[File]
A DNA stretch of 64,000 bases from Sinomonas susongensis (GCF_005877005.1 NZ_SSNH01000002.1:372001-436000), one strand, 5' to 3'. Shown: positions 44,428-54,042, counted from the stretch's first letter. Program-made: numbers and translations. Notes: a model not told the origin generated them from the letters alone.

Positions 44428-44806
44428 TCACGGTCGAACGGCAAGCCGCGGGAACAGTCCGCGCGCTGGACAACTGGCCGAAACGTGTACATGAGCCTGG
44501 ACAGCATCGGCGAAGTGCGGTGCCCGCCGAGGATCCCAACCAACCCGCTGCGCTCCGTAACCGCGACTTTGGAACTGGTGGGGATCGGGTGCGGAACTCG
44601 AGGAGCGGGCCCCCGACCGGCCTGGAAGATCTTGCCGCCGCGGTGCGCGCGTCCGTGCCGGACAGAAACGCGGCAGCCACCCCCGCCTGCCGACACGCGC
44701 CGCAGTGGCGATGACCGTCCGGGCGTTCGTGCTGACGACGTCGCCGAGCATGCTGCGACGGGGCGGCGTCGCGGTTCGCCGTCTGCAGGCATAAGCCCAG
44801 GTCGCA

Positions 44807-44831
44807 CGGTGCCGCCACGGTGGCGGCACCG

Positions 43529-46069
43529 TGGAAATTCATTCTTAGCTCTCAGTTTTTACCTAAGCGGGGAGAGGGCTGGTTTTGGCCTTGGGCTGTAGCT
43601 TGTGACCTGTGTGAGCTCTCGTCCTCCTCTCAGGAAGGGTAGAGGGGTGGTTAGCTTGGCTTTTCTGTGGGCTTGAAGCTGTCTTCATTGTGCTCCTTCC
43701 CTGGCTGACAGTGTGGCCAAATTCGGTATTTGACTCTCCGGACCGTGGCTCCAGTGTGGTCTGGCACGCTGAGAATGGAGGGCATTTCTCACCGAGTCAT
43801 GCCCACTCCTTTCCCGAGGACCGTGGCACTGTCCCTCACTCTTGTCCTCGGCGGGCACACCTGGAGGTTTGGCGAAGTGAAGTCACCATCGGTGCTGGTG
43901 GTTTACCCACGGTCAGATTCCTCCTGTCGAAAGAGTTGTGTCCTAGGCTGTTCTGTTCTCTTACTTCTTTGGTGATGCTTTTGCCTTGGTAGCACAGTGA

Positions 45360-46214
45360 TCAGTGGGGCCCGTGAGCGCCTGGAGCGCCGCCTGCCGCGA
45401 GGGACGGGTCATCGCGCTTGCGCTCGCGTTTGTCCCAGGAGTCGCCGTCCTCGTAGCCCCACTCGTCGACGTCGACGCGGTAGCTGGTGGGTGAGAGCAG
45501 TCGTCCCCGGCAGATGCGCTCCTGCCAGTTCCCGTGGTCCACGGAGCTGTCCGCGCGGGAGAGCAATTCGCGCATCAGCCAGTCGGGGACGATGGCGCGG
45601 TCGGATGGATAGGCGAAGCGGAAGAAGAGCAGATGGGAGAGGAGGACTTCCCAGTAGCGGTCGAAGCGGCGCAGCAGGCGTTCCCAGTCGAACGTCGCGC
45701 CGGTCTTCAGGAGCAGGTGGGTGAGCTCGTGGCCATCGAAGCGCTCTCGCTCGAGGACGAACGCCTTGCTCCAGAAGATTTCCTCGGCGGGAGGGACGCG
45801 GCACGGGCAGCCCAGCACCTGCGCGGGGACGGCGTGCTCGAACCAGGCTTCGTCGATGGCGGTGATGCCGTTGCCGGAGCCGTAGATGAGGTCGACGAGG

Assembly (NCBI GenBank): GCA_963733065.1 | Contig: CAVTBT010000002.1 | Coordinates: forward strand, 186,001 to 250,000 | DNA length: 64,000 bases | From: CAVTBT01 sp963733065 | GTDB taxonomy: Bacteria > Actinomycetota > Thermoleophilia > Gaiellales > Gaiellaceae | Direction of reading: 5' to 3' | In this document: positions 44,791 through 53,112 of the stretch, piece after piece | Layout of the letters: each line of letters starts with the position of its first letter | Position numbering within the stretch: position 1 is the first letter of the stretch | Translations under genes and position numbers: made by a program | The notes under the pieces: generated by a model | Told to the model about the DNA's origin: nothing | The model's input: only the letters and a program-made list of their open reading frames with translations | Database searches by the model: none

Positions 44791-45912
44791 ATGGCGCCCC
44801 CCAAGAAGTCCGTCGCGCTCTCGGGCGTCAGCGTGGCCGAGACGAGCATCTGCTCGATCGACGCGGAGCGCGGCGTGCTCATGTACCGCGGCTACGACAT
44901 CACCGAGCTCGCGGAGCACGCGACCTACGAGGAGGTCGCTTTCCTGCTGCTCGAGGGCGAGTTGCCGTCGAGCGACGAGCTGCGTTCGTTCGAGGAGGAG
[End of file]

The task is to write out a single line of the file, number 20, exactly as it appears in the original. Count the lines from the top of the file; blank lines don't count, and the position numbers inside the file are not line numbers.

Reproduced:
45601 TCGGATGGATAGGCGAAGCGGAAGAAGAGCAGATGGGAGAGGAGGACTTCCCAGTAGCGGTCGAAGCGGCGCAGCAGGCGTTCCCAGTCGAACGTCGCGC